Biggles Takes Charge by W. E. Johns was first serialised in four instalments in the children's newspaper Junior Mirror between 15th February 1956 and 7th March 1956. The book was first published in June 1956 by Brockhampton. The 2 subsequent editions are all Brockhampton reprints. The events in the book take place in France and later in Moldavia.
Note: The sections below contain spoilers. In particular, the plot subpage (click here) has an extended summary of the narrative in the book
The Special Air PoliceEdit
- Air Commodore Raymond
- Algy Lacey
- Ginger Hebblethwaite
- Bertie Lissie
Friends and alliesEdit
- Marcel Brissac
- Charles Zarrill
- Boris Zarrill
- Madame Cavalli
- Pierre Sondray
- Karol Levescu
- La Sologne
- Chateau Grandbulon
- On the road south
- St Armand - Hotel de la Poste
- Clermont Ferrand - hotel in the Place de Jaude
- Paris - interlude for discussion
- Marignane - transit to Cyprus
- Cyprus -jumpoff point for Nord Noroit on its crown jewels recovery mission in Moldavia
- Lebanon - transit to Moldavia
- Turkey - transit to Moldavia
- Galatz and The Danube Delta
References to the pastEdit
- There is only a narrow range of possible times for the events described in the book.
- The revolution in Moldavia which resulted in the deaths of the fathers of Boris Zarrill and Charles Zarrill could only have happened between late 1939 and early 1940 for the following reasons:
- Boris played tennis with Algy in Monaco in 1939. He would hardly have done so if there was a revolution brewing at home.
- Charles' mother fled across the Black Sea to Turkey and thence to Paris where Charles was born. She could hardly have moved to a Paris under German occupation.
- After Charles' birth, she moved to Britain, probably before Paris fell to the Germans in July 1940.
- By the time Charles met Algy, he was a boy of around 15-16. This is consistent with being born in 1940 and the events of the book being set in 1955 (the year the book was published).
- Many Eastern European monarchies were overthrown or deposed by Russian inspired revolutions post 1945 but a 1945 date for the revolution in Moldavia is ruled out because then it would be 1960 before Charles attained the age of 15. The book was written in 1955 and in any case, by 1960, von Stalhein would be out of favour with his employers (Biggles Buries a Hachet was written in 1958.)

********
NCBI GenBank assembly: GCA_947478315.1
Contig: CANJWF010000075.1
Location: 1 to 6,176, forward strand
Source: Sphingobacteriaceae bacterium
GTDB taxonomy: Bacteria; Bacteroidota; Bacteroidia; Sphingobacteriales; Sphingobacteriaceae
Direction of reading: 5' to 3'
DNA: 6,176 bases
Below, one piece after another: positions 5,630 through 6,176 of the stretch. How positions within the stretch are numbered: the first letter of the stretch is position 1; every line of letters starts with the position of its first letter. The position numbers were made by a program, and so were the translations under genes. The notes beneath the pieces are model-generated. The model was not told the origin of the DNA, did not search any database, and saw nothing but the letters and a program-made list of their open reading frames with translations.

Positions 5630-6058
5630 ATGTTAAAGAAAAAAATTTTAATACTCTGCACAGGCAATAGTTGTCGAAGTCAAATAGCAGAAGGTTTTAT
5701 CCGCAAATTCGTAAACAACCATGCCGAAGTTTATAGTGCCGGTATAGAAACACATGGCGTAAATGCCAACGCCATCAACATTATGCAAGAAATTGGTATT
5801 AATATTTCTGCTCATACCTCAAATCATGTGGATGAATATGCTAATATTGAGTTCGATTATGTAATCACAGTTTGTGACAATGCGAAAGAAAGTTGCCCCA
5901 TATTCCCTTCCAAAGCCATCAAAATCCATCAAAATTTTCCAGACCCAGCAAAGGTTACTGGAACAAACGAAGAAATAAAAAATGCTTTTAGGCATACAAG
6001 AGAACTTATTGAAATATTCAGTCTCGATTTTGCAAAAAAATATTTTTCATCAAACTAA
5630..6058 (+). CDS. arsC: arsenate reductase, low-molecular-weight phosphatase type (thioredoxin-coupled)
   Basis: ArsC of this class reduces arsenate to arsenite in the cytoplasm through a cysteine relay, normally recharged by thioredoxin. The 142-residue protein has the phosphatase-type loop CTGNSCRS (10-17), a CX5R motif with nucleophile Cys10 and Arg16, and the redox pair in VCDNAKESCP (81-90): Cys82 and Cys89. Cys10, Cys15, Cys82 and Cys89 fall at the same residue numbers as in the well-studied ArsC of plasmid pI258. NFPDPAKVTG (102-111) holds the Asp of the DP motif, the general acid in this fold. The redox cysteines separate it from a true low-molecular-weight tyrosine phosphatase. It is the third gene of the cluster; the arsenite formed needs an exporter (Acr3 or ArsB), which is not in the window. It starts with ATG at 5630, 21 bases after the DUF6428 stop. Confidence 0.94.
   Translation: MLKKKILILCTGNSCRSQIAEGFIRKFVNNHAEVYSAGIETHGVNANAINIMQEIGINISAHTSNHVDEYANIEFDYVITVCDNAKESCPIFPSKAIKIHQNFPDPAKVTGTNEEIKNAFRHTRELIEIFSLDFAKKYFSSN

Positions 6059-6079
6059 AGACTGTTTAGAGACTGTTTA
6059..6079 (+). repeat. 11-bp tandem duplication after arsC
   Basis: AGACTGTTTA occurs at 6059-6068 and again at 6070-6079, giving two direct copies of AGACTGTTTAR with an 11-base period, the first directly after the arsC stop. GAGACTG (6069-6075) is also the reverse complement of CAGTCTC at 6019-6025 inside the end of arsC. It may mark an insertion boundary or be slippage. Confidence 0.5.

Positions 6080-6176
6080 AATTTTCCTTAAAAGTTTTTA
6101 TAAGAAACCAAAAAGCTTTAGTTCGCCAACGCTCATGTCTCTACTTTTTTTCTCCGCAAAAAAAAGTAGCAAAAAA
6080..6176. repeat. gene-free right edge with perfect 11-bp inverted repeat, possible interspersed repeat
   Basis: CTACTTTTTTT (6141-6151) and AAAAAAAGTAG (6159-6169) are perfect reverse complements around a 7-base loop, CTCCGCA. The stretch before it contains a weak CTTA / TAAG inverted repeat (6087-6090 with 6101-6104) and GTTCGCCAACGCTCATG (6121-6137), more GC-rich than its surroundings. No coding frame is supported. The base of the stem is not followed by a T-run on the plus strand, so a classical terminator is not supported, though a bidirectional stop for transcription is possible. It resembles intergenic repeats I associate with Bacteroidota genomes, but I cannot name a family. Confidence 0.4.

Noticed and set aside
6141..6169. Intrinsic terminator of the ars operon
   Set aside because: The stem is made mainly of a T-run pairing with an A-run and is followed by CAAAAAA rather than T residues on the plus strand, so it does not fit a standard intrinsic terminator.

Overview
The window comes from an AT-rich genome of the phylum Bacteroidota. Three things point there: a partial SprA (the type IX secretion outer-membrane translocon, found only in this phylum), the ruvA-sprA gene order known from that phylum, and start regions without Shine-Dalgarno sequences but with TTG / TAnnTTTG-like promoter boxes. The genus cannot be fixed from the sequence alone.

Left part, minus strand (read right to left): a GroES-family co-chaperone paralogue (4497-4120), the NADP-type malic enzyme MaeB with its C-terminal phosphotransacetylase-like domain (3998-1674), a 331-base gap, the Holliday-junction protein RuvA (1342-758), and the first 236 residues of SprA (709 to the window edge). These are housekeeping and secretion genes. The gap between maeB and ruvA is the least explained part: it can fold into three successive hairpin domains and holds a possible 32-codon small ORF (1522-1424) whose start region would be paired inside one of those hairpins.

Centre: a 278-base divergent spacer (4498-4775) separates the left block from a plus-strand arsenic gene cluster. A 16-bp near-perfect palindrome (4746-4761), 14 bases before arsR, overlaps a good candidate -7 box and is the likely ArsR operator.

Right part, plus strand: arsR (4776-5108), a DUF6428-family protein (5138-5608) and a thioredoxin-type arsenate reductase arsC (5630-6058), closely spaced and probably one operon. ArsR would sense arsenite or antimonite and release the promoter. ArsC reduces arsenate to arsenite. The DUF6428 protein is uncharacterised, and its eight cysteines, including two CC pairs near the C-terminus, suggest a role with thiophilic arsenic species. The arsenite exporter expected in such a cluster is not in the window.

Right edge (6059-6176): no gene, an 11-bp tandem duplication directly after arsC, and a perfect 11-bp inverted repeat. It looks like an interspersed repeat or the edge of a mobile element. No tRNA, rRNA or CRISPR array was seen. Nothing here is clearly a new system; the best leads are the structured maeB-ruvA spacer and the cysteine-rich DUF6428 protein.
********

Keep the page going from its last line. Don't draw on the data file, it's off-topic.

Biggles Takes Charge by W. E. Johns was first serialised in four instalments in the children's newspaper Junior Mirror issues 72-75 between February, 8 1956 - February, 29 1956, with Italian artist Gino D'Antonio as illustrator.. Another reference states that Gino D'Antonio illustrated Biggles Takes Charge for Express Weekly, also sometime in 1956. but this is unconfirmed.
1. Leicester: Brockhampton Press, 1956. 192 pages. One colour frontispiece illustration by Leslie Stead. Red boards, blindstamped, 19 cm. Number 46 on dustjacket spine. Book list on rear of dustjacket lists to Biggles of the Interpol. Price on dustjacket front flap 7/6.
- Dust jacket in full colour depicts a scene in the book with several people in a dinghy on a lake in Moldavia awaiting rescue from a flying boat. Note that the flying boat looks nothing like a Nord Noroit.
- The first edition is not as rare as some others and can be found for less than 50GBP.
2. Leicester: Brockhampton Press, 1961 2nd impression reprint. 192 pages. One colour frontispiece illustration by Leslie Stead. Plain red boards, 19 cm. Dustjacket same as 1st ed. Number 46 on dustjacket spine. Book list on rear of dustjacket lists to Biggles and the Poor Rich Boy. 
3. Leicester: Brockhampton Press, 1961 2nd impression variant with laminated boards, with same picture as on the dustjacket of 1st ed. 192 pages. 19 cm. Number 46 on spine. Book list on rear of dustjacket lists to Biggles and the Poor Rich Boy.